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Net Debt

Net debt peaks as a share of GDP in 2014/15...

When compared to the Budget Update, net debt levels have reduced to be on average 2.4 percentage points of GDP lower than previously forecast. This reduction in net debt is owing to a stronger starting position at 30 June 2013 and an improved cash flow over the forecast period.

Similar to the operating surplus, core Crown operating cash flows[5] also return to surplus in 2014/15. However, once capital cash flows are included, residual cash remains in deficit two further years, reaching surplus of $1.2 billion in 2016/17, one year earlier than forecast in the Budget Update. By 2017/18, core Crown residual cash is expected to increase to a cash surplus of $3.1 billion.

Deficits are funded by an increase in net debt (through additional borrowing or a reduction in financial assets) while surpluses reduce net debt. In nominal terms, net debt is expected to peak on an annual basis in 2015/16 at $64.5 billion, but once residual cash surpluses are forecast, debt is expected to reduce.

Net debt as a share of GDP peaks in 2014/15 at 26.5% (a year earlier than in nominal terms). By 2017/18 net debt is expected to be 22.3% of GDP (Figure 2.11) in line with the Government's medium-term target of net debt brought back to a level no higher than 20% of GDP by 2020.

Figure 2.11 - Net debt
Figure 2.11 - Net debt   .
Source:  The Treasury

...with residual cash deficits mostly funded by issuing government bonds

Residual cash surpluses are reached earlier than previously forecast, largely owing to stronger tax receipts and a decline in cash payments. The lower proceeds from the Government Share Offer programme partially offset this increase.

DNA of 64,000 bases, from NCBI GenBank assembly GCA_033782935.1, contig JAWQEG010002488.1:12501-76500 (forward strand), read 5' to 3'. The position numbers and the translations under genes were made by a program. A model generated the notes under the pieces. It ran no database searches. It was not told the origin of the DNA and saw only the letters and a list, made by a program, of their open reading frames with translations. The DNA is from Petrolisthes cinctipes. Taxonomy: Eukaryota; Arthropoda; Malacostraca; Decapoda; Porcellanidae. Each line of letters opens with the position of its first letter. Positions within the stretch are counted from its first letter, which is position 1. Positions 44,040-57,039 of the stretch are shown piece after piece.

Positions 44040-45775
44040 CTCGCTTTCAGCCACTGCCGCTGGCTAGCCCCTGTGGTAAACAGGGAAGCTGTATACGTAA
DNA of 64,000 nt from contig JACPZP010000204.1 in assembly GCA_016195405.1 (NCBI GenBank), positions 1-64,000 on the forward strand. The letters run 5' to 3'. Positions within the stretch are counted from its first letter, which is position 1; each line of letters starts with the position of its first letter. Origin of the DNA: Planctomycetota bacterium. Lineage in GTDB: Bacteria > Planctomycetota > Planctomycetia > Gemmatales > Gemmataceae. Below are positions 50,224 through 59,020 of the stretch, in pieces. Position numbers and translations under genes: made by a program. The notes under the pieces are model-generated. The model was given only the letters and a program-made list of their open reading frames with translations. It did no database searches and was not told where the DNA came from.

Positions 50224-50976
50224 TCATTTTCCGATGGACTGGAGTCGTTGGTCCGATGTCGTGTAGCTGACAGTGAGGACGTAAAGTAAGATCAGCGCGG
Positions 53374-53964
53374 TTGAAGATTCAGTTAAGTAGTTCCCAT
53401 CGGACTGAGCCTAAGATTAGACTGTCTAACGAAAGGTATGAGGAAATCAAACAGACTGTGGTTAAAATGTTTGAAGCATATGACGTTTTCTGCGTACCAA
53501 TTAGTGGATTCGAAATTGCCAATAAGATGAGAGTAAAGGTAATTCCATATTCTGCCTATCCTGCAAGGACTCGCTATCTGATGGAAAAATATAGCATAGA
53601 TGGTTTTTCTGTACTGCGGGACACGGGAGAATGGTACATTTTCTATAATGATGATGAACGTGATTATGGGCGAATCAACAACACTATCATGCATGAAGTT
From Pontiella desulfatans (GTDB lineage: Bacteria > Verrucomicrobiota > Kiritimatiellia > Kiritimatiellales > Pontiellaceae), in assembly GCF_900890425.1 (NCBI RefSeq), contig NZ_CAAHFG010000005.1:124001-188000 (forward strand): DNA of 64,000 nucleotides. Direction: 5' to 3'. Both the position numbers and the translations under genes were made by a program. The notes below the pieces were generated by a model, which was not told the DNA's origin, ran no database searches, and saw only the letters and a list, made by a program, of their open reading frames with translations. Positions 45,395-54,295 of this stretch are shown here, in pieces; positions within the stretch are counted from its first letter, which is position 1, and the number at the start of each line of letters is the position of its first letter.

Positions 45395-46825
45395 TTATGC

Over the forecast period there is a cash shortfall of $4.4 billion. In order to fund this shortfall along with bond maturities, the bond programme is expected to raise funds of $33.6 billion over the forecast period. Over the forecast period, $26.1 billion of existing debt will be repaid, providing net cash proceeds of $7.5 billion (Table 2.6). The excess cash proceeds raised from the bond programme will be invested in financial assets and used to meet future debt maturities.

As the Crown's fiscal position is stronger at the start of the forecast period than was previously forecast, the bond programme to 2016/17 is $4.0 billion lower than forecast in Budget 2013. The higher-than-forecast starting cash position has allowed for a $2.0 billion reduction in the current year’s bond programme as well as the beginning of a buy-back programme to help manage cash flows around the record-large bond maturity in April 2015. A buy-back programme of the April 2015 bond is scheduled to commence in the second half of the 2013/14 fiscal year. Up to $3.0 billion is forecast to be repurchased by 30 June 2014, subject to market conditions.

Table 2.6 - Net increase in government bonds
Year ending 30 June
Face value of government bonds issued (market) 8.0 7.0 7.0 6.0 6.0 34.0
Cash proceeds from government bond issue            
Cash proceeds from issue of market bonds 8.0 7.1 6.7 5.9 5.9 33.6
Repayment of market bonds (3.1) (7.8) (1.8) (11.9) (24.6)
Net proceeds from market bonds 4.9 (0.7) 4.9 5.9 (6.0) 9.0
Repayment of non-market bonds (0.8) (0.7) (1.5)
Net repayment of non-market bonds (0.8) (0.7) (1.5)
Net cash proceeds from bond issuance 4.1 (1.4) 4.9 5.9 (6.0) 7.5

Source: The Treasury


  • [5]Net debt and residual cash indicators are measured on a core Crown basis. Residual cash includes both operating and capital activity. This differs from OBEGAL, which is measured at a total Crown level and includes operating activity only.
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